NEW YORK — NBA commissioner Adam Silver said Wednesday that he doesn’t “know how to measure” the punishment Phoenix Suns and Mercury owner Robert Sarver received for making racist and misogynist remarks compared to what would happen to a team or league employee, saying that he “doesn’t have the right” to take away Sarver’s team.
“There are particular rights here of someone who owns an NBA team as opposed to somebody who is an employee,” Silver said during a news conference at a midtown Manhattan hotel Wednesday afternoon at the conclusion of the league’s fall meeting of its Board of Governors.
It also came a day after the league announced Sarver would receive a $10 million fine and a one-year suspension in the wake of an ESPN story in November 2021 detailing allegations of racism and misogyny during Sarver’s 17 years as owner.
“The equivalent of a $10 million fine and a one-year suspension, I don’t know how to measure that against a job,” Silver said, “but I have certain authority by virtue of this organization, and that’s what I exercised. I don’t have the right to take away his team. I don’t want to rest on that legal point because of course there could be a process to take away someone’s team in this league. It’s very involved, and I ultimately made the decision that it didn’t rise to that level.
“But to me, the consequences are severe here on Mr. Sarver. Reputationally, it’s hard to even make those comparisons to somebody who commits an inappropriate act in the workplace in somewhat of an anonymous fashion versus what is a huge public issue now around this person. There’s no neat answer here, other than owning property. The rights that come with owning an NBA team — how that’s set up within our constitution, what it would take to remove that team from his control — is a very involved process, and it’s different than holding a job.”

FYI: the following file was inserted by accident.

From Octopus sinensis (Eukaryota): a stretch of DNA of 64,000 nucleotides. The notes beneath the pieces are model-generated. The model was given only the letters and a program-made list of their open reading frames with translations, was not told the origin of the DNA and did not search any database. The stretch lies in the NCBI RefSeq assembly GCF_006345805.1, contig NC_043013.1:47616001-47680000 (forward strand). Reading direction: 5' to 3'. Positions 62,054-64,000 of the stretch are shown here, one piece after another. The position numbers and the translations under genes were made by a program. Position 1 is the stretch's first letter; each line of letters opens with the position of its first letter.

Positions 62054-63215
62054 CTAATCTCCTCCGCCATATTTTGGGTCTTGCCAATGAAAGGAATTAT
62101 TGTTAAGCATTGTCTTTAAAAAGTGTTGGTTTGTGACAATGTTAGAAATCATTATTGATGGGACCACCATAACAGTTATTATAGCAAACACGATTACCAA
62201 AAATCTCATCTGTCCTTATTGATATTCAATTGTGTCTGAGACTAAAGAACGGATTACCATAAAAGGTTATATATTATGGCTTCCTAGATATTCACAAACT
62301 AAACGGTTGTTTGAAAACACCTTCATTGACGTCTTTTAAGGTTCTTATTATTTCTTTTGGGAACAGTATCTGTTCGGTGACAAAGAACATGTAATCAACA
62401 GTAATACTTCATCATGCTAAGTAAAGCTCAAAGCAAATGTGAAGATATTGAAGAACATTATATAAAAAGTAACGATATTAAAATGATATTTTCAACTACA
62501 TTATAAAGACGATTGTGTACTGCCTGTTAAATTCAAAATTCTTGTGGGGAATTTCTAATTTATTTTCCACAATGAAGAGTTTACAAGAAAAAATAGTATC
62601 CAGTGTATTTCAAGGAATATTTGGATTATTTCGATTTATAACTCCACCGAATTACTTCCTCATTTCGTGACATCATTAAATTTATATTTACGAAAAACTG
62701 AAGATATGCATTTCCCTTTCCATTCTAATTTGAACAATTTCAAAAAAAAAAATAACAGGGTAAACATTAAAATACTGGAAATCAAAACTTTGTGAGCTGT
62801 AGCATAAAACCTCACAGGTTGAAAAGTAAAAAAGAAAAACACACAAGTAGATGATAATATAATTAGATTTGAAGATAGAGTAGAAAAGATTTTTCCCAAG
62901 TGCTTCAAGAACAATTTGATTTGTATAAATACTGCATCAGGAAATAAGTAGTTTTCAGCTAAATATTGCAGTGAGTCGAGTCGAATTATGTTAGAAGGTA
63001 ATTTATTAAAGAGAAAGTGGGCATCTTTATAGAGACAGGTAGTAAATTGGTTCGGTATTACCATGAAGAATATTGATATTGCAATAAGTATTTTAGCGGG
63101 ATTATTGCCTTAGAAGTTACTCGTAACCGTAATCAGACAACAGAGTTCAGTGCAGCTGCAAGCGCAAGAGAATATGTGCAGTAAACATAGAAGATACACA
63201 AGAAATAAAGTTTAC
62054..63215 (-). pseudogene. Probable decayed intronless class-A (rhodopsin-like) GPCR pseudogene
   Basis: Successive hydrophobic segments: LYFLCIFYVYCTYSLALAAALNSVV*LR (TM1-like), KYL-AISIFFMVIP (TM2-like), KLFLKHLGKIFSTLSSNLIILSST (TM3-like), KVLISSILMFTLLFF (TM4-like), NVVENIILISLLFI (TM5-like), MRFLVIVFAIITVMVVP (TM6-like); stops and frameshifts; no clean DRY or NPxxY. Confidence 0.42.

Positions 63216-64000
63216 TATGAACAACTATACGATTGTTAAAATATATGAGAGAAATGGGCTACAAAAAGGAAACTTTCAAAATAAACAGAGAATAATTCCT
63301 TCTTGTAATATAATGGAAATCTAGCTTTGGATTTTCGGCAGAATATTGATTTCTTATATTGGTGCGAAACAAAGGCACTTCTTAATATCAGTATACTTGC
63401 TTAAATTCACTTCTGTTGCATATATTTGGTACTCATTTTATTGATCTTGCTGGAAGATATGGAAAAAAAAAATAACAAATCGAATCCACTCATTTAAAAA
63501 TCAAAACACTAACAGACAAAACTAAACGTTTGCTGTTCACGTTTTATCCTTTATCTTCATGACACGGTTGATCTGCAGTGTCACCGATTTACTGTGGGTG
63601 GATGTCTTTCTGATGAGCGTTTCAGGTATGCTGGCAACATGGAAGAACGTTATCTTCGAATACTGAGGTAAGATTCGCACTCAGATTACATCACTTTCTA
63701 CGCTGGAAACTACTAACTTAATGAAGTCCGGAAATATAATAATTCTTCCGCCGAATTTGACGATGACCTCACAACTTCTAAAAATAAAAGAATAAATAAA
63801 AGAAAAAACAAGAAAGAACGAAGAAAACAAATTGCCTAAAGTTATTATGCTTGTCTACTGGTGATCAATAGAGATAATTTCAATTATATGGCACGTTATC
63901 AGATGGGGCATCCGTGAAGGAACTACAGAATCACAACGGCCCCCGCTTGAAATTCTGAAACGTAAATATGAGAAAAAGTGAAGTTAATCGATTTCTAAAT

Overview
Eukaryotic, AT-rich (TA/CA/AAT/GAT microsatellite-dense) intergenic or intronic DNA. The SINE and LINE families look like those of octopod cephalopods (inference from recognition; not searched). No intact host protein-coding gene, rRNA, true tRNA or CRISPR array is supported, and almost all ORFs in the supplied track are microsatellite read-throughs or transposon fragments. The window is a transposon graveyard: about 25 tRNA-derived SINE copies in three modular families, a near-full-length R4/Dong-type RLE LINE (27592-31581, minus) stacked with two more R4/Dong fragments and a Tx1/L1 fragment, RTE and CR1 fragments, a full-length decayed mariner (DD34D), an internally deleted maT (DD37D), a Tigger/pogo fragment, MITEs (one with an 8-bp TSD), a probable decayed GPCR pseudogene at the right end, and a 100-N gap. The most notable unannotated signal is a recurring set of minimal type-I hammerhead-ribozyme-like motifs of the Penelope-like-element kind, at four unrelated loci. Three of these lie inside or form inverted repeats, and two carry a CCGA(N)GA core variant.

The NBA announced Sarver’s punishment Tuesday, along with releasing the full report conducted by the law firm Wachtell, Lipton, Rosen & Katz. The investigation found that during his time with the Suns and Mercury, Sarver used the N-word at least five times “when recounting the statements of others.”
It also uncovered “instances of inequitable conduct toward female employees,” the league said in its statement announcing the conclusion of the investigation and the punishment, including “sex-related comments” and inappropriate comments on employees’ appearances.
At several points Wednesday, Silver referred to the fact that he was aware of more than what was publicly shared in the report, and that shaped his views on the situation in a way he was unable to share due to a confidentiality agreement signed as part of the investigation.
“From a personal standpoint, I was in disbelief to a certain extent about what I learned that had transpired over the last 18 years in the Suns’ organization,” Silver said. “I was saddened by it, disheartened. I want to, again, apologize to the former and, in some cases, current employees of the Phoenix Suns for what they had to experience. There’s absolutely no excuse for it. We addressed it. I, of course, have been following what’s been said since we issued those findings. Let me reiterate, the conduct is indefensible.
“I will say, though, that what I have access to is a bit different than the public because, while we issued this report, in the process of doing the investigation, the outside counsel who conducted this review committed to confidentiality to anyone who wanted it, which was the vast majority of those who were interviewed, plus they looked at cell phones, something like 80,000 documents. So I have access to information that the public doesn’t, and again, I’m able to look at the totality of the circumstances around those events. … I think that puts me in a different position ultimately as the person who has to render the ultimate judgment about what is a fair outcome here.”